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Practical considerations when specifying and building the smart laboratory


Tis chapter looks at how to build a smart laboratory; what approaches to take; and how to deal with potential problems. Inevitably, becoming ‘smart’ takes time, not only due to the level of investment required, but also because of the impact of change and the need to consider legacy requirements. Te rate of change in computer


technologies is far greater than in the laboratory and in business, and this unavoidably means that the computing experience in the laboratory will lag behind the consumer experience. Additionally, the constraints of IP, regulatory and legal compliance do not lend themselves to risk- taking when deploying new technologies. New laboratory informatics projects demand a carefully managed and risk-averse approach.


Functional/user requirements


Gathering user or functional requirements is one of the key tasks, usually assigned to the project team, to provide a specification against which potential solutions can be evaluated. Te task involves uncovering and understanding user-needs, distinguishing them from ‘wants’ and ‘nice to haves’, and aggregating the needs into a requirements specification. In this context, reference to ‘users’ includes not just end-users


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of the proposed system, but anyone who will interact with the system, or be involved with inputs or outputs to the system. In order to do this, various methods may be used to gather needs and to prioritise them. In principle, the requirements specification


should define what the solution must do, both in terms of its functionality and how it should perform in the user’s environment. Te requirements may include, but are not


limited to: l General business requirements; l User/functional requirements; l IT requirements; l Interface requirements; l Regulatory issues; l Data management requirements; l Error handling; l Reporting requirements; and l Performance requirements.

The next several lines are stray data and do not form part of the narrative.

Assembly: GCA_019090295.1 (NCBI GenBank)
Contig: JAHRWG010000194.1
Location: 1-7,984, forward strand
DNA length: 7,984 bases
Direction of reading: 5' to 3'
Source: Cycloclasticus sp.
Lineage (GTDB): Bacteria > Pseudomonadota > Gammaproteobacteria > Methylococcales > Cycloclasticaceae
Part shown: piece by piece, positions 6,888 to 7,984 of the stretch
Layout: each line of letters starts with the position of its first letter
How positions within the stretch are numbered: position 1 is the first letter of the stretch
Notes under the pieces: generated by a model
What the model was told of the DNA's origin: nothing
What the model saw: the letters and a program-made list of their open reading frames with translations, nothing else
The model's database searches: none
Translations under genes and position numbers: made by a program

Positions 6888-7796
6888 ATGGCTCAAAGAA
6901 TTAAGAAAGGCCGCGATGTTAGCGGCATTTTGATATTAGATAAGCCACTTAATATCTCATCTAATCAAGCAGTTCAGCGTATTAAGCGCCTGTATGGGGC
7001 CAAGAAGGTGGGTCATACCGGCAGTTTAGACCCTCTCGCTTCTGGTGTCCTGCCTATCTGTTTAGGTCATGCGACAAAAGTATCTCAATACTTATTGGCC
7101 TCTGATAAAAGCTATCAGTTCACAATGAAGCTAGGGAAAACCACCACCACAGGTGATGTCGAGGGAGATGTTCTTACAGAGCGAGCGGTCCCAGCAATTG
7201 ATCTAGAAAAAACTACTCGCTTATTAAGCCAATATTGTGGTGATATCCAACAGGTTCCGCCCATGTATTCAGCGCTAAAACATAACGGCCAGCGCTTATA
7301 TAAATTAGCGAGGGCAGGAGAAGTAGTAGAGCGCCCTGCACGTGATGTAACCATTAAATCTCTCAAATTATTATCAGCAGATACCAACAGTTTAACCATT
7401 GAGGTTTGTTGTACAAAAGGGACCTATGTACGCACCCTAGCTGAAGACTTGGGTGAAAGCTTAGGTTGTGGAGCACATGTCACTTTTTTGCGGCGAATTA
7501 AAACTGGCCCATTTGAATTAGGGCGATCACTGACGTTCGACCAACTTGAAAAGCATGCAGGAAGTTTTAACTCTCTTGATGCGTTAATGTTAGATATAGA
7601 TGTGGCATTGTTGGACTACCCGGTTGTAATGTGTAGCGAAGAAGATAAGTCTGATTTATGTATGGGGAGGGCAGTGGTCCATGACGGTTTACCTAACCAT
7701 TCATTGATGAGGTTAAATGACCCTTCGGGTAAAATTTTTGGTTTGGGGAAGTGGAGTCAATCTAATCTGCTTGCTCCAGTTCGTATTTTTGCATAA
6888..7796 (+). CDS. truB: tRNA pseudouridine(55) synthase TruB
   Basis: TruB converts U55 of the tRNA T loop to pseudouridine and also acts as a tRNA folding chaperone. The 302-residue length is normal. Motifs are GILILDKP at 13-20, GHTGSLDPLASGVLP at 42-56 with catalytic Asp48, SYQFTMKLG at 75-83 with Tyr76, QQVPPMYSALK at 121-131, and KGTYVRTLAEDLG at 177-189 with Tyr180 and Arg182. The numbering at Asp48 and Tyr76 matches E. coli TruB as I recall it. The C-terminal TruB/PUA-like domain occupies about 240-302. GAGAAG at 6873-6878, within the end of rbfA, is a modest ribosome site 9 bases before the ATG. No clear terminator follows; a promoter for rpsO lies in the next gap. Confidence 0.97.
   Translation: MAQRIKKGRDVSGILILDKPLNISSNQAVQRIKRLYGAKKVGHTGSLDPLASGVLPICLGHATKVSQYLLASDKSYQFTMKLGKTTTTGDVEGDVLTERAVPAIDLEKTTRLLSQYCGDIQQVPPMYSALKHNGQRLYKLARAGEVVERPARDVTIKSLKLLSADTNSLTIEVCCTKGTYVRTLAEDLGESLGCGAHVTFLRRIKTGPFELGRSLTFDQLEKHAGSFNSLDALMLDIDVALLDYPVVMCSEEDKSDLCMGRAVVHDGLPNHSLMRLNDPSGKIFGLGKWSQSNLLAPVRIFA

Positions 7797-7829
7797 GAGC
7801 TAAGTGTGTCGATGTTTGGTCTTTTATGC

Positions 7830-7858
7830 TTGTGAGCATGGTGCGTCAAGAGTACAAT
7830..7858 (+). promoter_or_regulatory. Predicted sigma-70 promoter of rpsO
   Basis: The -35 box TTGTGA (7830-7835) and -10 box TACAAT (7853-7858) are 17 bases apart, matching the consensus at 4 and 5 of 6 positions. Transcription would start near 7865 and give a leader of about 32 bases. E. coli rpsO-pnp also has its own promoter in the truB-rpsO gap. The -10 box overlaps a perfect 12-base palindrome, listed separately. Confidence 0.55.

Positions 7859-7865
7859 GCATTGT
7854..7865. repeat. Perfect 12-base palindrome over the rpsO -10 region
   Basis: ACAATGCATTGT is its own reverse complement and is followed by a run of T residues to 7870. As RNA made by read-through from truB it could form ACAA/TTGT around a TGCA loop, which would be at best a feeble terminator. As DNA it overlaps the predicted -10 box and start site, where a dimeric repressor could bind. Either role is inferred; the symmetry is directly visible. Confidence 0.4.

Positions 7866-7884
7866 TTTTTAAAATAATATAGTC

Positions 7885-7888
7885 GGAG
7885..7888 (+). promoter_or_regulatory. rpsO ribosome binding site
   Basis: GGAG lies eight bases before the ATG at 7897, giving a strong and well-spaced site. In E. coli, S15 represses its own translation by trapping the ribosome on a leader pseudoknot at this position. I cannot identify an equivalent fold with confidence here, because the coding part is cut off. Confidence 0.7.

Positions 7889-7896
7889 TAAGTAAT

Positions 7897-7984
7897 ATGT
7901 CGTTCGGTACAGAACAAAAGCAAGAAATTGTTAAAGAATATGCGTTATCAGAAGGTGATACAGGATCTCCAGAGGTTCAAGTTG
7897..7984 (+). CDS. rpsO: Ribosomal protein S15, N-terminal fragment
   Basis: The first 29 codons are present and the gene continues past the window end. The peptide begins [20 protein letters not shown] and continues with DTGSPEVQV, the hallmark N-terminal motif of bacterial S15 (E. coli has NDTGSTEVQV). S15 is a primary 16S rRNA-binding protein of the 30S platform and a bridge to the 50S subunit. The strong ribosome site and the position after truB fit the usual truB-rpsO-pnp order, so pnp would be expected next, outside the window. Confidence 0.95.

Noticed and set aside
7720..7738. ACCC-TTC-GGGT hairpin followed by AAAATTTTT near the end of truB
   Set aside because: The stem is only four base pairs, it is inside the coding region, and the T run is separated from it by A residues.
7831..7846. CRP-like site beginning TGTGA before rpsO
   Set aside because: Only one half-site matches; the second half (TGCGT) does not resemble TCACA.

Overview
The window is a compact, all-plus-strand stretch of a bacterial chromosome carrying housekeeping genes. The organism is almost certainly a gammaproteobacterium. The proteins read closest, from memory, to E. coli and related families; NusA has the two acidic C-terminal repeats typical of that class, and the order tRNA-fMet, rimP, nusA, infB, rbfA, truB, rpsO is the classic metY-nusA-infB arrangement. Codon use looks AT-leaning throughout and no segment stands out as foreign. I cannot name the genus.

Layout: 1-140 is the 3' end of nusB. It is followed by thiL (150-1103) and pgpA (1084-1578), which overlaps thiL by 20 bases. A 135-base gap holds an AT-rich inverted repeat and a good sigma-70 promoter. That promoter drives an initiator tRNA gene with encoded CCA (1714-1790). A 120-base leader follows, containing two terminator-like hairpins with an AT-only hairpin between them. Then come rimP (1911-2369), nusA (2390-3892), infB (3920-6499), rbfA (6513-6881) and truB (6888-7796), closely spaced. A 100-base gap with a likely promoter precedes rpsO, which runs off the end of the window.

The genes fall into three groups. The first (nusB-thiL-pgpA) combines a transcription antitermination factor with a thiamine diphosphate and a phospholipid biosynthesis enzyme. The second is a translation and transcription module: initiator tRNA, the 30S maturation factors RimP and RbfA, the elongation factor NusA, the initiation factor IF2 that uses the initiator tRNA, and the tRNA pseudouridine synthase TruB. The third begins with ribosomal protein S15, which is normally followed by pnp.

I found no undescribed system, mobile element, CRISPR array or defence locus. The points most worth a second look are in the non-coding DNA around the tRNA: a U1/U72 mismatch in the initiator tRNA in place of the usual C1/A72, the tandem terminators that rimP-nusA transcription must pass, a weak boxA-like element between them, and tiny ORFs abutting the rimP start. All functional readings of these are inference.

Te criteria that define required performance


may include: l Access control and security; l Look and feel; l Robustness; l Scalability; l Ease of use; l Technical performance/response times; and l Technical support.


All of these requirements are normally collated into a request for proposal (RFP) that will


be submitted to potential vendors. Te RFP should also provide more general information, including an introductory description of the organisation and the major objectives of the project, as well as diagrams showing relevant workflows. Te RFP may be preceded by a request for information (RFI) – a means of gathering information about a potential vendor’s products and services, which may be used to fine-tune a final list of vendors to whom the RFP may be submitted. Unfortunately, users are notoriously bad


at stating what they need. Most systems are specified or designed by a team or committee and the team/committee members tend to be volunteers who are committed to the concept of the system, enthused about the improvements it can bring, and are able to envision the potential. Unfortunately, the committee process can create complex systems and reflect compromises, and it is oſten the case that most problems come from people who don’t volunteer for the committee! By definition, the members of the team are more committed to the success of the project than those who are not directly involved. In their deliberations, project teams oſten develop a concept of a solution that is much more sophisticated than might be needed or, indeed, is economically justifiable. Typically the requirement-gathering phase involves harvesting needs, wants and ideas


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